1976 Dec 1, Konerak Sinthasomphone,
Jeffrey Dahmer's victim, was born in Milwaukee, Wisc.
1978 William Steiger, congressman from Wisconsin, led a drive to reduce the capital gains tax rate from nearly 50% to 28%. In 1999
this was credited by Brian S. Wesbury in "The New Era of Wealth" as one of the factors that contributed to the economic boom of the 1990s.
(WSJ, 12/22/99, p.A16)
1979 Aug 14, In northern Wisconsin Rob
Pfiel (27) was killed by a shotgun blast to the back of his head. 2 months earlier Rusk County sheriff’s deputies killed his 3 dogs because they had gotten loose. Rusk County DA Robert Rogers (d.1984), his wife Cherie Barnard, and 3 brothers were later accused of plotting to kill Pfiel, who had threatened to get even. In 2005 police arrested 2 of the Rogers’ brothers for Pfiel’s murder as well as
(SFC, 8/4/05, p.B1)(SFC, 10/17/05, p.A1)
1979 Sep 16, In Wisconsin the Madison Press Connection published a detailed explanation of how to build a hydrogen bomb in an article written by
Charles Hansen (1947-2003) of Mountain View, Ca. In 1988 Hansen published "U.S. Nuclear Weapons: The Secret History."
(SFC, 9/17/04, p.F4)(http://nuclearweaponarchive.org/News/HansenRetrospective.html)
Dec 26, Robert Ben Madison (14) founded the virtual Kingdom of Talossa in his Milwaukee, Wisc., bedroom and migrated it to the Internet in 1996.
(Econ, 12/24/05, p.85)(www.wired.com/wired/archive/8.03/kingdoms_pr.html)
1980 Mar 11, Marilyn McIntyre (18) was beaten stabbed and strangled to death at her home in Columbus, Wis. In 2009 Curtis Forbes, a friend of her husband, was charged with 1st degree murder based on DNA evidence.
1981 Jan 18, Wendy O. Williams (1949-1998), lead singer for the punk band the Plasmatics, was arrested in Milwaukee for on-stage obscenity.
1981 The Univ. of Wisconsin began a multivolume History of Cartography. In 2004 editor David A. Woodward, British-born geographer, died at age 61.
1982 Jun 10, The Jos. Schlitz Brewing Company and the Old Milwaukee brand was acquired by Stroh Brewing Company of Detroit. The Old Milwaukee brand was first brewered by the Joseph Schlitz Brewing Company.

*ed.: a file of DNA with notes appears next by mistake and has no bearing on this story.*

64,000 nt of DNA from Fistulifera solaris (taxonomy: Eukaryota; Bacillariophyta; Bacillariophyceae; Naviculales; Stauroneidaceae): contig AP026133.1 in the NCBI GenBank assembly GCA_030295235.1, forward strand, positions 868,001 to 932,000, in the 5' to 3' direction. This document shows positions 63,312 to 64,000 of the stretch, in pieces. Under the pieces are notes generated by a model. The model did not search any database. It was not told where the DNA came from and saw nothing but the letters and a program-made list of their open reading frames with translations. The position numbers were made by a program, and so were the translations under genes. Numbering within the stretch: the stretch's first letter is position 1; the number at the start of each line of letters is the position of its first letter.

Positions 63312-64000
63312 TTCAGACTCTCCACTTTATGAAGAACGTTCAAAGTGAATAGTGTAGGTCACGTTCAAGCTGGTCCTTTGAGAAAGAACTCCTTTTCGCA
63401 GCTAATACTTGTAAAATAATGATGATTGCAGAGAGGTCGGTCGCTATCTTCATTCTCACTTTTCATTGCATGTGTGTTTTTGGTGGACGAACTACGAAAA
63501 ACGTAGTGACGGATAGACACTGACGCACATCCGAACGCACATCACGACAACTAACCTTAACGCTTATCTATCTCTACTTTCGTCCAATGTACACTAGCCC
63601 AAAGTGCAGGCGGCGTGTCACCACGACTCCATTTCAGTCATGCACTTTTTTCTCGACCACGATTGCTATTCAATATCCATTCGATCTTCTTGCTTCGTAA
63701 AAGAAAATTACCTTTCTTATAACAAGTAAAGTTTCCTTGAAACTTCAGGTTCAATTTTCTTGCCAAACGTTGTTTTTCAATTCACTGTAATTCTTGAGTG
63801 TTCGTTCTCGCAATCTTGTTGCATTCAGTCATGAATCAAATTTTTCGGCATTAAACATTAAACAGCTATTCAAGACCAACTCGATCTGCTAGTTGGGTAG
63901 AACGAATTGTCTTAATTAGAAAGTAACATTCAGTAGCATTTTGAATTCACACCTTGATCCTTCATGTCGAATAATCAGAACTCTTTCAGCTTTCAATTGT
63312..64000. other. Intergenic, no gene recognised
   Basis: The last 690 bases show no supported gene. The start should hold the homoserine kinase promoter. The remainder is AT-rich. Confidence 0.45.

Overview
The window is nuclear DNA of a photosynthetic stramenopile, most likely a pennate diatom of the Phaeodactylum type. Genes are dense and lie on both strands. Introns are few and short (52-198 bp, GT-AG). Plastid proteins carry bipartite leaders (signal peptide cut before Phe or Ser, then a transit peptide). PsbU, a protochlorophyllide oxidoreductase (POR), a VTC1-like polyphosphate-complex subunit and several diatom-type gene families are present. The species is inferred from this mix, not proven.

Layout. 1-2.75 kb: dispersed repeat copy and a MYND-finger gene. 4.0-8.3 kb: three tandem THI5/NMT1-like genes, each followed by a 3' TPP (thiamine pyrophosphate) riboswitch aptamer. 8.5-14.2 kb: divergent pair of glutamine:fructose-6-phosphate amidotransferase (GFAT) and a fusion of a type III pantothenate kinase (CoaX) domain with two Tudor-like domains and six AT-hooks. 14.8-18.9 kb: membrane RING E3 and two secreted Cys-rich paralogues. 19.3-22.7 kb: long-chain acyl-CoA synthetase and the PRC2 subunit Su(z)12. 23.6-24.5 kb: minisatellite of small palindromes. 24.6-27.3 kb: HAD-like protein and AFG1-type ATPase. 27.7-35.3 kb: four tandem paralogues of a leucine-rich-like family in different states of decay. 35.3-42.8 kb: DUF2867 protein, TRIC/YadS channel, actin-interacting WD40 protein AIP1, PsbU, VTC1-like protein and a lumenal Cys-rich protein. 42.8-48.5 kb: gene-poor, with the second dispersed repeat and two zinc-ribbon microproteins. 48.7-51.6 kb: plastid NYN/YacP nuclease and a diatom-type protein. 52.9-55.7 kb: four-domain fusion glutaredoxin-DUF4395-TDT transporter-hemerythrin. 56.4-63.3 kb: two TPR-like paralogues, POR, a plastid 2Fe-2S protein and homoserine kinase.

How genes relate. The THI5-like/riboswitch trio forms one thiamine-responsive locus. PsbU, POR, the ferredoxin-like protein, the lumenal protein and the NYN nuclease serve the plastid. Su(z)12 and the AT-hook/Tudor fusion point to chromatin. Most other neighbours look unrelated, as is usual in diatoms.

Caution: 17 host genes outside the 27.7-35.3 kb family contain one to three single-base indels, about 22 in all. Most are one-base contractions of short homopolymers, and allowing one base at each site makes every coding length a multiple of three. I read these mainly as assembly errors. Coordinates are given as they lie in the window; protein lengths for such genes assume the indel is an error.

1983 Eugene Von Bruenchenhein (b.1910), commercial bakery worker, died In Milwaukee, Wis. He was also a prolific artist but never exhibited any of his work.
(NYT, 10/8/04, p.B35)
1985 Mar 1, Herb Kohl (b.1935), Milwaukee businessman and later US Senator (1988), purchased the Milwaukee Bucks basketball team.
1985 Sep 6, All 31 people aboard a Midwest Express Airlines DC-9 were killed when the Atlanta-bound jetliner crashed just after takeoff from Milwaukee's Mitchell Field.
(WSJ, 6/14/96, p.A15)(AP, 9/6/05)
1985 Pleasant Rowland, a textbook publishing executive, founded The American Girl company in Madison, Wis. The company started with 3 dolls, each one set in a specific moment in American history. Mattel bought the
company for $700 million in 1998.
(WSJ, 12/30/06, p.A1)
1988 Apr 5 Gov. Michael S. Dukakis won a solid victory in Wisconsin's Democratic presidential primary while, on the Republican side, Vice
President George Bush overwhelmed his opposition.
1988 The Bradley Center in Milwaukee, home to the NBA Bucks, indoor soccer, minor league hockey and Marquette Univ. basketball, was
completed for $90 million.
(SFC, 5/21/01, p.A3)
1989 May 29, The first Weedstock Festival, a pro-marijuana event, was held on Memorial Day in Wisconsin. Steve Wessing worked the event as a stage
(SFC, 5/27/97, p.A12)(www.facebook.com/groups/460746184020328/)
1991 Mar 30, In Milwaukee, Wisc., serial killer Jeffrey Dahmer killed and dismembered Konerak Sinthasomphone
1991 Jul 22, Police in Milwaukee arrested serial killer Jeffrey L. Dahmer. He was murdered while in prison in
(AP, 7/22/97)(SFC, 5/29/96, A4)
1991 Wisconsin introduced wild turkeys in Marathon County and sold licenses to hunt them. The birds took a taste to the local ginseng crops and wrought havoc. In
the early 1900s 4 Fromm brothers had begun cultivating Ginseng in Wisconsin and it became much appreciated by Chinese users. In the 1990s Canada, having acquired Wisconsin ginseng seeds, began competing and sold seeds to China causing ginseng prices to plummet to about $15 per pound.